The main developer of the historic De Anza Motor Lodge along Route 66 in Albuquerque says the revitalization project may be scuttled if historic tax credits aren’t approved soon by the federal government, reported Albuquerque Business First.
The newspaper said:
Developer Rob Dickson said the approval of historic tax credits, which represent almost 15 percent of the project’s $4.3 million cost, is again sitting in the hands of the National Park Service after almost a year.
At issue is a “conditional approval” by the Park Service of the project’s plans, Dickson said, adding that he’d hoped for an approval with a few acceptable conditions.
“With the [current] conditions the financing won’t go,” Dickson said. “But part of the problem now is not only the conditions, but the timing. If much more time passes, I think it’s dead. I don’t want to be starting construction in 2014 and finishing in 2015 either.” […]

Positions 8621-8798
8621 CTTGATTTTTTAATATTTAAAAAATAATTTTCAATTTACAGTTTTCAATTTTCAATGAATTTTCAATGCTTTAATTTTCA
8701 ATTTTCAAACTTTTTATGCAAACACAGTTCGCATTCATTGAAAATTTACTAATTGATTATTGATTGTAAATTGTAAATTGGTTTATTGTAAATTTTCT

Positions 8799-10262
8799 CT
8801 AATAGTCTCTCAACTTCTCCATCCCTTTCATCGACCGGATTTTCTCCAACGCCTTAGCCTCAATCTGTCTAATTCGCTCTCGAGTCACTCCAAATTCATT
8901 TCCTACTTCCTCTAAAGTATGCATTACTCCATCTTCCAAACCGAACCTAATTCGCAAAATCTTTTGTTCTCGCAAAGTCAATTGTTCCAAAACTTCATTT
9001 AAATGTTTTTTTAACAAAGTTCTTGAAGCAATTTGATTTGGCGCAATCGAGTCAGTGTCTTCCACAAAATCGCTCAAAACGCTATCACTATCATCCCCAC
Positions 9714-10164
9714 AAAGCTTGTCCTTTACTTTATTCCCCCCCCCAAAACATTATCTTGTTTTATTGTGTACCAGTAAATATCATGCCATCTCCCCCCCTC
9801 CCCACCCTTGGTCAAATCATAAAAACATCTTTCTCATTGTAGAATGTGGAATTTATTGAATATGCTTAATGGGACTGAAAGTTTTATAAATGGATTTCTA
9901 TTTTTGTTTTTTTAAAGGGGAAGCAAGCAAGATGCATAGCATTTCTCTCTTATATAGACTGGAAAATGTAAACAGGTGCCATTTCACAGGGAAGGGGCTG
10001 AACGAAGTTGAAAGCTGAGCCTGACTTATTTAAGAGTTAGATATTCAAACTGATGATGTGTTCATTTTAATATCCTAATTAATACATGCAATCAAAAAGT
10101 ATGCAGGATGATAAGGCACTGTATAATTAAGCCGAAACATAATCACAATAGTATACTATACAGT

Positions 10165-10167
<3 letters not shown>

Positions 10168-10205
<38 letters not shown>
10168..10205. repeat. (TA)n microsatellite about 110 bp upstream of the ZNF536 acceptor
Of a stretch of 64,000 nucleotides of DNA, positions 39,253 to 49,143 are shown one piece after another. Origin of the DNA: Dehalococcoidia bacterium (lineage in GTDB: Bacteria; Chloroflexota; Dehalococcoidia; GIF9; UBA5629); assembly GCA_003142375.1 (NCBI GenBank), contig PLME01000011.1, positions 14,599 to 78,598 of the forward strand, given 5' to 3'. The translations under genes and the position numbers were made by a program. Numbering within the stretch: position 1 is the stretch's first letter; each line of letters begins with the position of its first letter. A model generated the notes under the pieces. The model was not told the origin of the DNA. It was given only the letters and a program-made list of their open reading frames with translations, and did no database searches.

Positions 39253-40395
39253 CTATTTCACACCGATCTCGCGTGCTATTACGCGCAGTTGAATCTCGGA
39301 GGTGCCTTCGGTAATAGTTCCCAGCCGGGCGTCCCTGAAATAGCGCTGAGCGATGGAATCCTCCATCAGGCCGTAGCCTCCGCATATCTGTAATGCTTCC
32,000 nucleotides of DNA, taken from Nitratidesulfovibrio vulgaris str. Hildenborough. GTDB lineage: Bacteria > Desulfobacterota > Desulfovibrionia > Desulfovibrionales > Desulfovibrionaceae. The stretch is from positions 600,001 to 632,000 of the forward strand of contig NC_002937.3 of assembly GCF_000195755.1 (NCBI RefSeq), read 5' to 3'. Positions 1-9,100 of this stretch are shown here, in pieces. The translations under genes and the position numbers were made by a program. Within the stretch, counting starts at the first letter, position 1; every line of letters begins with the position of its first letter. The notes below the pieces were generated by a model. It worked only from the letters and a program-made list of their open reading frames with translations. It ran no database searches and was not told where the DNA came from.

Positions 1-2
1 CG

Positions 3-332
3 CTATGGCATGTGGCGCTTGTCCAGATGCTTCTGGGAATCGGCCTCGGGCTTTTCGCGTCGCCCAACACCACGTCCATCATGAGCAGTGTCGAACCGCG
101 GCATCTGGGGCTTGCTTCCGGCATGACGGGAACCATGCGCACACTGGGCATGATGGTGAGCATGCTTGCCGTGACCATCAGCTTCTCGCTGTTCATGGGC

The Park Service wants the plan to follow a 1964-era layout, while Dickson’s plan follows that of 1954.
A city planner says if part of the De Anza the plan is rejected, it can be appealed. The city should know within two weeks. After that, the city can appeal within 30 days.
I suspect Dickson’s comments are a bit of saber-rattling to persuade the Park Service to see things more his way. The De Anza project has seen almost a decade of delays and setbacks, and the feds don’t want to be seen as the bad guy in this.
S.D. Hambaugh, a tourist court operator from Tucson, Ariz.; and C.G. Wallace, a trader with the Zuni Indians, built De Anza Motor Lodge in 1939. It closed during the 1990s, and was listed on the National Register of Historic Places in 2004.
UPDATE 4/15/2013: De Anza is appealing the decision.
(Image of De Anza Motor Lodge by Debora Drower, via Flickr)